Cabs have become an important part of our lives and when it comes to “cab” the names which automatically pop up in our mind are Ola and Uber. People these days strongly believe that if they cannot commute via local means of transport, they can always rely on cab services. Moreover, when it comes to safety, people would happily book a cab at the night rather than ask for a lift from an unknown. But how far does the SOS signal work in the cab facilities?
A woman Uber driver was attacked in Delhi and the Uber SOS button failed her.
Recently, Priyanka Devi, a 30-year-old driver with Uber was attacked in an alleged robbery attempt on 9th January in the Kashmere Gate area of Delhi.
The incident took place around 2.45 am on Monday, when Devi was on her way to pick up a passenger. She was attacked by two men. They even threw bricks at the car.
Both of them asked for her phone, money, and also car keys. Reportedly, when the men tried to snatch the car keys off her hands, she resisted and one of them hit her with a beer bottle on the neck.
Devi stated in an interview with The Quint that,
“When the two men asked for the car keys, I told them that they can ‘take the money and phone but the car is not mine. How will I pay for it? I am poor myself.’ They tried to forcefully take the keys, so I held the person’s hand. But when I shouted, another person hit me on the neck with a beer bottle. I held my neck as it started bleeding. By then, a crowd had gathered so the men ran away”
“I have got 10 stitches on my neck”
Devi pressed the panic button and even called Uber services but nothing worked out for her in the end. She said,
“I pressed the panic button installed in the car and even called Uber but none of it was helpful”
What is this panic button?
After the horrific incident of the rape of a passenger by an Uber driver that took place on 28 November 2016 in New Delhi, the panic button was mandated by the authorities. It is a crucial safety feature that is made available in commercial passenger vehicles. The button is meant to be installed by the Transport Department in all such vehicles and when pressed it should trigger an alert to the police department.
However, according to a report by The Indian Express, the panic buttons even after years of them being mandated, often do not work.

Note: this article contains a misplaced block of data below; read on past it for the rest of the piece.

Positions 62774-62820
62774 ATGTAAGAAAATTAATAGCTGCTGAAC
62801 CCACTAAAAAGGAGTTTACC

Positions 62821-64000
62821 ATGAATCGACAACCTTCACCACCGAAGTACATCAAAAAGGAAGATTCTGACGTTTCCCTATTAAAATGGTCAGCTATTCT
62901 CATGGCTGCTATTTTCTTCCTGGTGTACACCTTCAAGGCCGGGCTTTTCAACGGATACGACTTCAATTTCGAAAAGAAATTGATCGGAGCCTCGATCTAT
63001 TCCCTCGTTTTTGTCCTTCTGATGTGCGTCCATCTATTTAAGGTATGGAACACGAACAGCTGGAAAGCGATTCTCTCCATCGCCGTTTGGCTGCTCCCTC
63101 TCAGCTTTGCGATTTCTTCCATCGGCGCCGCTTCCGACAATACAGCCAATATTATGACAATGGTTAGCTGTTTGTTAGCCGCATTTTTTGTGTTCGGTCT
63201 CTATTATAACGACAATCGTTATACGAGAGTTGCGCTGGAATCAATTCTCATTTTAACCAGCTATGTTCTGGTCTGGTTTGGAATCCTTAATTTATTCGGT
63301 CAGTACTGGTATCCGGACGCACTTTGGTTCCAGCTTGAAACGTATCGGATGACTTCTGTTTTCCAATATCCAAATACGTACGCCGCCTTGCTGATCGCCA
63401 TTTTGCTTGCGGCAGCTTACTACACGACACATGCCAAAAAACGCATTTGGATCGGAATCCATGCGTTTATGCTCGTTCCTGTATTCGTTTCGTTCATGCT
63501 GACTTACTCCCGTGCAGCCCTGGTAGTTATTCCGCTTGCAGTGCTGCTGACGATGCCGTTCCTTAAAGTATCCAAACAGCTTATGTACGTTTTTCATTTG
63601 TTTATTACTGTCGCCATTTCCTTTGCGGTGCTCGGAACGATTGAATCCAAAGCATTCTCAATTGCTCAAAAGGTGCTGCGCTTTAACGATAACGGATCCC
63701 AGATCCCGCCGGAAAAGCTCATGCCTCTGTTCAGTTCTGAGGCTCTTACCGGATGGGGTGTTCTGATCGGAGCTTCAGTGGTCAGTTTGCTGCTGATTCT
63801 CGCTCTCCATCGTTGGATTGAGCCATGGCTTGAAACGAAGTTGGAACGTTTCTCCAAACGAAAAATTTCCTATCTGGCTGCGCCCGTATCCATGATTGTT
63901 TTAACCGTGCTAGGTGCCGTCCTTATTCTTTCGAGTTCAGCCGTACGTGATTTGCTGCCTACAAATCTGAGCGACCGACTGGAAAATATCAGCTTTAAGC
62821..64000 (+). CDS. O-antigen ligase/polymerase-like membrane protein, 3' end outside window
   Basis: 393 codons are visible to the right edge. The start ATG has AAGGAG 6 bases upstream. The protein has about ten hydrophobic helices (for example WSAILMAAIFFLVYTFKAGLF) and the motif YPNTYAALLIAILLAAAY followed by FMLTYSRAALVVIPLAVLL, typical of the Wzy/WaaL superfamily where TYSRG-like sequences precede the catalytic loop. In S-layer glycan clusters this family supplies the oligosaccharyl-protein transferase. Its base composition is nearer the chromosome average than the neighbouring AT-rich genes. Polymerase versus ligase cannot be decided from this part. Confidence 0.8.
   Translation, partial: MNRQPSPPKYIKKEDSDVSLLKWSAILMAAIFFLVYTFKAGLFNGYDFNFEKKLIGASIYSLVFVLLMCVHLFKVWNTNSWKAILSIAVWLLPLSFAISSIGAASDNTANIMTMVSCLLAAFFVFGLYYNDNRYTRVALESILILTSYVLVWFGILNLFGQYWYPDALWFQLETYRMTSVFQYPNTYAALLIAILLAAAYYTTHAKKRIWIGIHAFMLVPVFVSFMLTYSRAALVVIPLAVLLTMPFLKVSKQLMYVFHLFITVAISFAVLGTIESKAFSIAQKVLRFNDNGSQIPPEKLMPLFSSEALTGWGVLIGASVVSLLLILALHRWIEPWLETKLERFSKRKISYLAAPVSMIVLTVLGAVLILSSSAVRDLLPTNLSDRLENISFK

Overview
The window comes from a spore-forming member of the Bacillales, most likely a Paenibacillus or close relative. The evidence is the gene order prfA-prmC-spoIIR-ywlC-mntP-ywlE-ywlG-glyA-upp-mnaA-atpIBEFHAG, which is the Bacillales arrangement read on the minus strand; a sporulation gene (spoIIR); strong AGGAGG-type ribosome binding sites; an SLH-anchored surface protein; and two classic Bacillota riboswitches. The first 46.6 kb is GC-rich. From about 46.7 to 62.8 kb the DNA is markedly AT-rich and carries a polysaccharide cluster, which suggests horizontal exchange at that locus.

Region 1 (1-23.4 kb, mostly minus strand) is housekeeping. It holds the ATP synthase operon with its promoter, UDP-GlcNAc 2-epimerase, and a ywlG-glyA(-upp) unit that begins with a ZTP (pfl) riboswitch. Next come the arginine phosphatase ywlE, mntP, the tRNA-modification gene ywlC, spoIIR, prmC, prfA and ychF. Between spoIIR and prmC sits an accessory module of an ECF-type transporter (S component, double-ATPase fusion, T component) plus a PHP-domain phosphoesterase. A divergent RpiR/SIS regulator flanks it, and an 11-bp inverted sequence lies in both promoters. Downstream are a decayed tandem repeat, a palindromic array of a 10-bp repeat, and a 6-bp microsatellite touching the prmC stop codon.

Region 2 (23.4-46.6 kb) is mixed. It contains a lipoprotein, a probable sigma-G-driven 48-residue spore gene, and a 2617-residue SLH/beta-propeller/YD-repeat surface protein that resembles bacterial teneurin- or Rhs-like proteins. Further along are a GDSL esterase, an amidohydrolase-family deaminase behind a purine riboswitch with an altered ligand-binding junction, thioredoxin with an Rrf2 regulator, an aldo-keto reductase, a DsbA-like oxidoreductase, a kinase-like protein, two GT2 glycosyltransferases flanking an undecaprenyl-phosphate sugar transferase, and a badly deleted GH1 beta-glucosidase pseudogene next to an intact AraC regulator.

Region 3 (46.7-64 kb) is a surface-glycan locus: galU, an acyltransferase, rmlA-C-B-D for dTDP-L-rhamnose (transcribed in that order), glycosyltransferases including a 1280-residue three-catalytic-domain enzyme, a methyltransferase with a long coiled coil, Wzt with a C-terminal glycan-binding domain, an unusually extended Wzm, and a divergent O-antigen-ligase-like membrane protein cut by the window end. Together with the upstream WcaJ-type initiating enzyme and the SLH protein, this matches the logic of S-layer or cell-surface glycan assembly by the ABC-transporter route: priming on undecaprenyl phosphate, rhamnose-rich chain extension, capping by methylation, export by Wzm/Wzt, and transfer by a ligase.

An Uber spokesperson said regarding this incident,
“What this driver went through is horrifying. We are in touch with the driver and wish her a speedy and full recovery. Her injury-related medical expenses will be covered under Uber’s on-trip insurance provided through a third-party insurance partner. We stand ready to support law enforcement authorities in their investigation”
Devi also mentioned how she has to take many a precaution to ensure her safety being a woman cab driver in Delhi. As one of the few women cab drivers, she claimed that,
“Unruly passengers are common, I had never experienced something like this before”
Devi alleged that the accused took away Rs 1,500-Rs 2,000 and said,
“There is an SOS button or a panic button in the car but it serves no purpose as it does not work. Car authorities, who do the fitness check, take Rs 8,000 from each driver yearly. When I used it for help, however, nobody responded”
Devi resorted to seeking help from the locals and informed the police about the incident,
“The police personnel asked for my location, I sent it, but it took them 30 minutes to get there. They then called an ambulance. The cloth I had used to wrap around my neck was soaked in blood. I was about to faint but I had to stay conscious. I was taken to a government hospital”
The 30-year-old held onto the car keys the longest because she didn’t own the car and given her status of living she couldn’t afford to pay up for it,
“They tried to forcefully take the keys, so I held the person’s hand. But when I shouted, another person hit me on the neck with a beer bottle. I held my neck as it started bleeding. By then, a crowd had gathered so the men ran away”
The DCP (North) Sagar Singh Kalsi said,
“She submitted that an attempt was made to snatch her mobile and then the attacker fled. She refused to tender any complaint but we have taken suo moto cognizance of the case and filed an FIR under Section 393 (attempt to commit robbery) of the Indian Penal Code”
Devi shared some of her daily challenges as a female cab driver
Devi who is a single mother of two daughters lost her husband eight years ago. She used to as a domestic worker before she took up the job as a cab driver. About taking up driving cabs, she said:
“When I used to work as a domestic worker, I found out about Azaad Foundation – an NGO that teaches women how to drive for free. So, I trained there for a year and began driving cabs three years ago”
She also spoke about the sexism female drivers face daily,
“Sometimes people cancel the cab booking because I’m a woman driver. Others argue and even shout that I am driving slowly”
Uber failed to safeguard the driver.
On 9 January, the Telangana Gig and Platform Workers Union (TGPWA) addressed this issue in a press release and said,
“Uber has failed to adequately safeguard the driver in the first place nor has it provided any support during or in the aftermath of this unfortunate accident.”
The press release also stated a list of demands for devi, which included an appeal for compensation for the “costs of repairing her damaged vehicle” and for “her hospital costs.”
Moreover, the group concluded and demanded that Devi should be provided with income compensation of Rs 1,200 each day since
“her vehicle is out of commission and she is unable to earn her livelihood.”